Laine’s right hand lifts to her ear, where she seizes the diamond stud she wears in between two fingers and spins it. This is what she does when she has something to say, but she’s unwilling to say it.
“Just tell me, Laine.”
She gazes at me. I widen my own eyes and move my hands in a give-it-to me gesture.
She sighs, then says, “I’m afraid you’re going to get hurt.”
“By Finn and Brady?”
She nods. “All of it, but definitely by them.”
I wave my hand flippantly, but on the inside my body is anything but flippant. The possibility of seeing Finn and Brady has my stomach in knots. Feeling the need to defend the three us, I say, “We were teenagers. We took turns hurting each other.” It seems like so long ago, yet I can pluck up the memories as if they’re perpetually lying in wait for me to call on them.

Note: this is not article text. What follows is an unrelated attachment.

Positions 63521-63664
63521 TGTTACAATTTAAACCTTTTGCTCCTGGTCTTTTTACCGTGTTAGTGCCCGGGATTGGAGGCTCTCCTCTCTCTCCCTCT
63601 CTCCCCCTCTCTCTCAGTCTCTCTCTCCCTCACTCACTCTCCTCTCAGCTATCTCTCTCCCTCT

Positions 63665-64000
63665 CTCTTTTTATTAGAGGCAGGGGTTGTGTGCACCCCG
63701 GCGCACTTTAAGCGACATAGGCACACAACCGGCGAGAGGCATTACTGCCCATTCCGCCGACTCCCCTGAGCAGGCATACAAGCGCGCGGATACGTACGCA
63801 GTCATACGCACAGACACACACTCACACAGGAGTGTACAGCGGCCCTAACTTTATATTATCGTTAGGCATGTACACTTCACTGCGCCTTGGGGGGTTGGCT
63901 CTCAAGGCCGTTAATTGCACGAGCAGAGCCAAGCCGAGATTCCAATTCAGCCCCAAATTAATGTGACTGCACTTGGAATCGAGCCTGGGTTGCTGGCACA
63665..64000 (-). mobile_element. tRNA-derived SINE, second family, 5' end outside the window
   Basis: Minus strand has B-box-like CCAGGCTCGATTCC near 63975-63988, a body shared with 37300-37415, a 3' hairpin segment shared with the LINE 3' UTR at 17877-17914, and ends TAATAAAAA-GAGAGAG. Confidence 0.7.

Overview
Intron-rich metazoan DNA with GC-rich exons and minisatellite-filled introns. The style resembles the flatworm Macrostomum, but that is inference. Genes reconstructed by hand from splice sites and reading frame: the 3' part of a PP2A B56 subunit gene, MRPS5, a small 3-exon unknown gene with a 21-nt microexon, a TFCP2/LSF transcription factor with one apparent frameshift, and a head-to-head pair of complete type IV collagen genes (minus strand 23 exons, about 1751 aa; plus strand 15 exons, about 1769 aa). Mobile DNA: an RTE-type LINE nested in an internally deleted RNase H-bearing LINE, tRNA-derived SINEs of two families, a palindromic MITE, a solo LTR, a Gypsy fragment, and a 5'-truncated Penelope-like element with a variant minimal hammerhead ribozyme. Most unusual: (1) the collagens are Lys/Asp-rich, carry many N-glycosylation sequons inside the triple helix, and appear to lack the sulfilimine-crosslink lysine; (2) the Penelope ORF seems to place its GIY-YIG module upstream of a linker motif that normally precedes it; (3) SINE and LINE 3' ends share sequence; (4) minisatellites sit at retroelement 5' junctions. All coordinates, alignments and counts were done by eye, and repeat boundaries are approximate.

“You still love them. You always have. And I’m sure they still love you.”
“Yes.” Our souls are connected, our hearts formed by the shared experience of growing up together.
I shake my head and Laine falls silent. “I won’t go back there without them.” It’s the simple truth. Finn and Brady own every memory I have in Agua Mesa. The good, the bad, and the hideous. And going back now means I’ll need them more than ever.
Laine holds up her palms. “Fine,” she shakes her head resolutely. “I hope this ends well for you.”
The fear lying dormant in my belly begins to stir. I knew we’d reach this eventuality, and now it’s here.
I’ll go home to Agua Mesa. I’ll face whatever it is waiting for me there, including the love triangle we left behind. I can’t go home without them, even when I know it will force us all into a situation we’ve been running from for so long.